Hundreds of dogs from a South Korean dog meat farm have been rescued by the U.S Humane Society and Humane Society International. Now a group of them are headed for Michigan. The Midland County Humane society is expecting to receive five to ten of the canines late Tuesday night. Click here for the rest of the story.
In the end of December, The Michigan Department of Agriculture and Rural Development (MDARD) is proud to announce the recipients of the 2018 Animal Welfare Fund grants. This year, MDARD will distribute $80,000 to 16 registered animal shelters throughout the state to support the spaying and neutering of shelter dogs and cats to help them be more adoptable. Grants also help support many anti-cruelty and proper care programs and training around the state. Registered shelters can also receive assistance through the grant program for the unrecovered costs of care for animals involved in legal investigations. Click here for the rest of the story.
Bruce Langlois, a registered sex offender and former Lowell, Michigan veterinarian who lost his license in 2015 for negligence, incompetence and “lack of good moral character,’’will finally face a criminal trial in Huron County Circuit Court stemming from charges filed nearly two years ago by then-Michigan Attorney General Bill Schuette.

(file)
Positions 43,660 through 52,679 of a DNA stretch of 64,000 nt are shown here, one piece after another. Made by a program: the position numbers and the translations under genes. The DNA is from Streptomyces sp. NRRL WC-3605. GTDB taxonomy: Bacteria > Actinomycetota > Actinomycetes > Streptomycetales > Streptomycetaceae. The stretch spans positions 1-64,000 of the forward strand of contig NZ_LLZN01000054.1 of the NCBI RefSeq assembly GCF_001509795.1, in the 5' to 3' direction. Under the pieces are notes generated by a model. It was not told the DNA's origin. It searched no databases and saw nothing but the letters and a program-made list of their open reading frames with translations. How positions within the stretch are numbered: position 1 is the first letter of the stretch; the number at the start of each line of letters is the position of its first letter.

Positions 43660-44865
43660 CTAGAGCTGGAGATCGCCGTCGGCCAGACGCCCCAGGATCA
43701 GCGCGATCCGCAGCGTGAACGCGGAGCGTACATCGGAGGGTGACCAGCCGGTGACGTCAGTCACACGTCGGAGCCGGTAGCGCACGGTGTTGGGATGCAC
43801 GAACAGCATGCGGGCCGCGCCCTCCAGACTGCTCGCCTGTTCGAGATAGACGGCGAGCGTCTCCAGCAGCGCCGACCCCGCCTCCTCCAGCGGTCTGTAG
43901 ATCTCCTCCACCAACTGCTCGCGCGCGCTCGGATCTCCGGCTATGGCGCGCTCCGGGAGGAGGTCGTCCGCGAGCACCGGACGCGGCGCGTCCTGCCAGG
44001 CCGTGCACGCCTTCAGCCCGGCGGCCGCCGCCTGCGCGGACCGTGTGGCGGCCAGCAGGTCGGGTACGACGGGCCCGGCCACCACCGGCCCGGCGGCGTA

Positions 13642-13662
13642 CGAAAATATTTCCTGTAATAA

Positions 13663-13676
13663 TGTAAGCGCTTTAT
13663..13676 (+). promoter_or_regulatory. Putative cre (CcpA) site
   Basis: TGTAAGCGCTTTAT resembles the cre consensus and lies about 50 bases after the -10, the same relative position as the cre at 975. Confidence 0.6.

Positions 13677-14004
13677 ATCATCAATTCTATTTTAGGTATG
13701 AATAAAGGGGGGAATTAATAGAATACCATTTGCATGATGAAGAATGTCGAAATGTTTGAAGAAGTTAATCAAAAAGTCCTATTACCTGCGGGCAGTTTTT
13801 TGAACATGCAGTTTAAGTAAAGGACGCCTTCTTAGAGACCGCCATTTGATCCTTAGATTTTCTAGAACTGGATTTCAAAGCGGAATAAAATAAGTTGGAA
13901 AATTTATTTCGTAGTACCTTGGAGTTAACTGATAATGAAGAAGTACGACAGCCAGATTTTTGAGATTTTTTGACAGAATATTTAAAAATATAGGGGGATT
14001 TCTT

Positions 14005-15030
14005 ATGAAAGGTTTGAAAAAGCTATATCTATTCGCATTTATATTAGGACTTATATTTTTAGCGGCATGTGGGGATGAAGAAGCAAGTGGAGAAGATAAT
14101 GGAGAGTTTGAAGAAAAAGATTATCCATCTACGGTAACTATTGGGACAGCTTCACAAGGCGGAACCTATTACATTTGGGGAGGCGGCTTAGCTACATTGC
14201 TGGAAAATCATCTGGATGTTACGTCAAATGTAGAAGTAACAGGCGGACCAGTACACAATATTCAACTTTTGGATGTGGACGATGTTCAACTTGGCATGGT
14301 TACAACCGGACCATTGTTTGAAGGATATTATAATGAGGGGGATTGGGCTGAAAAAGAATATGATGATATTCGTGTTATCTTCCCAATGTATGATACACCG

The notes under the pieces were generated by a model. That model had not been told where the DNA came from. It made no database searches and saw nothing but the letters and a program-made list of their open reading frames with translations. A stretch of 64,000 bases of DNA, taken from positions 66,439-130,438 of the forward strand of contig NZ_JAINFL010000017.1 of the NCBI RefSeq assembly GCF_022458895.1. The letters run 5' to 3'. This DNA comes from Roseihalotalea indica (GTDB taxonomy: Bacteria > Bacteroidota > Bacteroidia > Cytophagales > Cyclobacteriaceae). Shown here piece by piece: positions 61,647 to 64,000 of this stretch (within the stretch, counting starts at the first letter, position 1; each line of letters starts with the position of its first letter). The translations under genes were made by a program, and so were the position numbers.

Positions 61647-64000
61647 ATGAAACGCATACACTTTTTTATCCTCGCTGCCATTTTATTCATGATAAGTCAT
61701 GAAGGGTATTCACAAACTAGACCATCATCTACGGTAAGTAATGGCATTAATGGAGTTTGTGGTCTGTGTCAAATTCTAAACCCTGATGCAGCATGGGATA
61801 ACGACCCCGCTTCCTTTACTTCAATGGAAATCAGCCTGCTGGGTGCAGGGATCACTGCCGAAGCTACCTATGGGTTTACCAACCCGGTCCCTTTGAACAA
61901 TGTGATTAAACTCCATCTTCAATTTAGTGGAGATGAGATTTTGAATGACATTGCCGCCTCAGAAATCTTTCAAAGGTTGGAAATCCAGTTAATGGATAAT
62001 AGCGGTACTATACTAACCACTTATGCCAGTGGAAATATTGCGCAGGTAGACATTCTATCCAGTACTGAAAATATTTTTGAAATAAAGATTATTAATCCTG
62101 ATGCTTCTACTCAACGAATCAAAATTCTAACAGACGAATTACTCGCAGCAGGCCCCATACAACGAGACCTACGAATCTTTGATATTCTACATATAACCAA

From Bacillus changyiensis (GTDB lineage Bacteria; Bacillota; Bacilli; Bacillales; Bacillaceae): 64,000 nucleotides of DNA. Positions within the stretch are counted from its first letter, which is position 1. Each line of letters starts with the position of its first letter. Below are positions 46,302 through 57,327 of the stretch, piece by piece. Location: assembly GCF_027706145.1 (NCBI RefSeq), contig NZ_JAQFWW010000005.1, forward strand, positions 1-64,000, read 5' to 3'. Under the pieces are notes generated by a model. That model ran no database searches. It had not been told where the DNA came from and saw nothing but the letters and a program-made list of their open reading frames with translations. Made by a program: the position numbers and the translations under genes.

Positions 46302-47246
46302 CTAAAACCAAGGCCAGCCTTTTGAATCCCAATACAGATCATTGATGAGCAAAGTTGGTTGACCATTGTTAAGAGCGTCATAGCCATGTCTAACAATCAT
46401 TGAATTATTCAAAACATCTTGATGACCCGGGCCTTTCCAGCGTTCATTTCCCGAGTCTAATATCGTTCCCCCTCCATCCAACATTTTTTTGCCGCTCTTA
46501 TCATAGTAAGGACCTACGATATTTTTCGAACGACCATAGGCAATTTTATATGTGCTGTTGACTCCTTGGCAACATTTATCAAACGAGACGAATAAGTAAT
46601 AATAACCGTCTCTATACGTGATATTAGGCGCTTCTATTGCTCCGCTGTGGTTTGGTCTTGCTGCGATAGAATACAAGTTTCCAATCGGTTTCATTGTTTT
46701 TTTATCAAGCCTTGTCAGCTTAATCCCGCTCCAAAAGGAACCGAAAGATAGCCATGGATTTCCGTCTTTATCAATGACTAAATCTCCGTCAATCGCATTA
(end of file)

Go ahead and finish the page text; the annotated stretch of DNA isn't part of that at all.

Langlois was charged on March 1, 2017 with three felony counts of Unauthorized Practice of Veterinary Medicine for allegedly presenting himself as a licensed veterinarian and practicing veterinary medicine with a suspended veterinary license. Each charge is punishable by up to five years in jail and/or a fine of $5,000. Langlois was also charged as a habitual offender -3rd Offense. Click here for the rest of the story.
A local lawmaker’s legislation concerning the regulation of pet shops has been vetoed by Governor Rick Snyder. House Bills 5916 and 5917 were proposed by Handy Township Republican State Representative Hank Vaupel, a retired veterinarian.
He believed the bills would prevent Michigan pet stores from acquiring dogs from unregulated breeders, or so-called “puppy mills”. Vaupel said the legislation would also prohibit pet shops from buying puppies from large-scale breeders that are not licensed by the U.S. Department of Agriculture. However controversy arose in regards to a provision that would prevent municipalities from banning pet shops. Both local and state-level Humane Society officials testified earlier this month against that portion, saying it would create a myriad of problems as local officials are on the front line of inspecting pet shops and enforcing animal cruelty laws. Click here for the rest of the story.